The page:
Busy busy busy. It is full steam ahead here as spring work continues on the farm in perfect weather conditions. Marvin has finished planting the crops, which have germinated and are rapidly emerging through the warm moist soils. The patchwork colours of the English countryside will continue to change from browns to different shades of green, along with the yellow of rapeseed, mixed in with the greens of autumn planted crops.

We continue to apply fertiliser to the crops helping them grow successfully throughout the season. Additionally, we are walking all the fields regularly with the agronomist, looking for any signs of disease that may need treating. This year it has been ideal conditions for something called ‘Rust,’ a disease spread by fungal spores in warm dry conditions, resulting in the leaves on the wheat crops becoming covered in a brown rusty looking disease. The disease saps the energy from the plant as it is not able to photosynthesise efficiently and we control it with a fungicide chemical, not dissimilar to one used in controlling athletes’ foot in human medicine.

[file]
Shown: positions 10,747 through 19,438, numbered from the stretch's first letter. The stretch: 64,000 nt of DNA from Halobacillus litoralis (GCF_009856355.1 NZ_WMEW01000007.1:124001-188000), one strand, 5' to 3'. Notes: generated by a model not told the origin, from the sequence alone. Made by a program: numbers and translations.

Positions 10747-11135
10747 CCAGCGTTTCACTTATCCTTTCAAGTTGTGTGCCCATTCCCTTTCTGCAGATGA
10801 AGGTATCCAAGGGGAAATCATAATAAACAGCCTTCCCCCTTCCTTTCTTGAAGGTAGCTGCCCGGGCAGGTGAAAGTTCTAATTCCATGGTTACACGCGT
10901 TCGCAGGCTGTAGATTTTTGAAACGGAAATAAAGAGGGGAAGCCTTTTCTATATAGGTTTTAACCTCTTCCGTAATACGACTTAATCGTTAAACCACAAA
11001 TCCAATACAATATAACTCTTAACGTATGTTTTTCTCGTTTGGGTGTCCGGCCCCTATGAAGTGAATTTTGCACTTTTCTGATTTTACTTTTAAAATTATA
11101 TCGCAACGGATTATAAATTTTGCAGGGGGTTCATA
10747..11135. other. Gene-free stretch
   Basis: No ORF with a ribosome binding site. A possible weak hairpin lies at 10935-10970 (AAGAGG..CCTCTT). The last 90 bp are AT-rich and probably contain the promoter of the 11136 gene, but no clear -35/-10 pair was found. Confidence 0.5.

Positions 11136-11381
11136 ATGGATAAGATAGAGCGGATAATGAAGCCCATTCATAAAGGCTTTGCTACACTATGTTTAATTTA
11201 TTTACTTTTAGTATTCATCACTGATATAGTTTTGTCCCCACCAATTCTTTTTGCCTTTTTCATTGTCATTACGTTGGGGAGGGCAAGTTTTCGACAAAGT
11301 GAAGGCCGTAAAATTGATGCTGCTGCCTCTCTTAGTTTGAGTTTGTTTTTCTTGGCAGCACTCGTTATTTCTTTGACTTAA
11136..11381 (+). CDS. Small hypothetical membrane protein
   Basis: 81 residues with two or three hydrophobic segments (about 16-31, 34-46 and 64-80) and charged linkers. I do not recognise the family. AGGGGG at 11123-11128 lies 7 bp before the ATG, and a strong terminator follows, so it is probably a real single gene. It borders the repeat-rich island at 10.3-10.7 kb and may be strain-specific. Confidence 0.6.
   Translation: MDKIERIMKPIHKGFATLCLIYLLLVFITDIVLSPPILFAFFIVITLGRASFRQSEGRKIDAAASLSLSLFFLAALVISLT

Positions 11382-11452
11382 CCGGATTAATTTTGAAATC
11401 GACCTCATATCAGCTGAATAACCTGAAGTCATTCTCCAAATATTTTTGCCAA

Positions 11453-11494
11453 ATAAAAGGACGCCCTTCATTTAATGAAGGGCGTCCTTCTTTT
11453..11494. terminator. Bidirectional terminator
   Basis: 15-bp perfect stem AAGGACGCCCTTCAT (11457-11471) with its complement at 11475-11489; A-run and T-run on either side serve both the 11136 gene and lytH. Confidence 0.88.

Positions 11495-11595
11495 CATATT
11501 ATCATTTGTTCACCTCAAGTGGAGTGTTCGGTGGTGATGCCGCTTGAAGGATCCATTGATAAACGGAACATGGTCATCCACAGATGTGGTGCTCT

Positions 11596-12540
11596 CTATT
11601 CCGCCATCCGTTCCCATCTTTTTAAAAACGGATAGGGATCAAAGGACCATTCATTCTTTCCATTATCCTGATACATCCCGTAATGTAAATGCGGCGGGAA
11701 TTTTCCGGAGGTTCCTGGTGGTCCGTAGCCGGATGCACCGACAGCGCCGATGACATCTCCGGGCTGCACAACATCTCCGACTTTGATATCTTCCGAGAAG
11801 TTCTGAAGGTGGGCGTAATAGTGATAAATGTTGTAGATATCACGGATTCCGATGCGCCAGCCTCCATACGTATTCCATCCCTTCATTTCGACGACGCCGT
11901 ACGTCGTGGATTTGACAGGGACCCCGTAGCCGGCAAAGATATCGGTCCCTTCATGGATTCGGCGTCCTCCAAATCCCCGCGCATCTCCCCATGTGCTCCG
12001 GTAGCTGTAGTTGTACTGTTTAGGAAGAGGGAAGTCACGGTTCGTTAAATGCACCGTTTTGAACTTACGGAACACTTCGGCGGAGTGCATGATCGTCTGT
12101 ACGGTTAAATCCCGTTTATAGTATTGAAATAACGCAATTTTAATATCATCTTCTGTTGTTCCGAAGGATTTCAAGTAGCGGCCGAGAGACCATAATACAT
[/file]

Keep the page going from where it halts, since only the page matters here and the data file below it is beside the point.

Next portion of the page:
The ground has at last dried off enough for me to finish off the area around our new bio-bed, getting this levelled and set with grass seed ready to make the farm yard all tidy for Open Farm Sunday on 8th June. Plans for the event continue to evolve well, the beer and hog roast are booked, as is the tea and cake stall. Eli will hold salad dressing making workshops throughout the day and some livestock will arrive with neighbouring farmers. Before this event, we are also getting involved with the Northants Young Farmers annual rally, where Farrington Oils are organising an ‘Oil Slide Challenge,’ in which Young Farmers will compete to raise money for two charities close to our hearts.

As part of our major spring clean around the farm, we are also decorating one of our barn conversions to get it ready to hopefully rent out to prospective local businesses. I’ve been around with the screwdriver fixing some door fittings and electrical work, whilst my Father is poised with a paint brush in hand. Now, while I write this article, I can hear gasps and laughs as everyone is next door having some first aid training today. If nothing else, working on a farm is certainly a varied career, with no two days often being the same.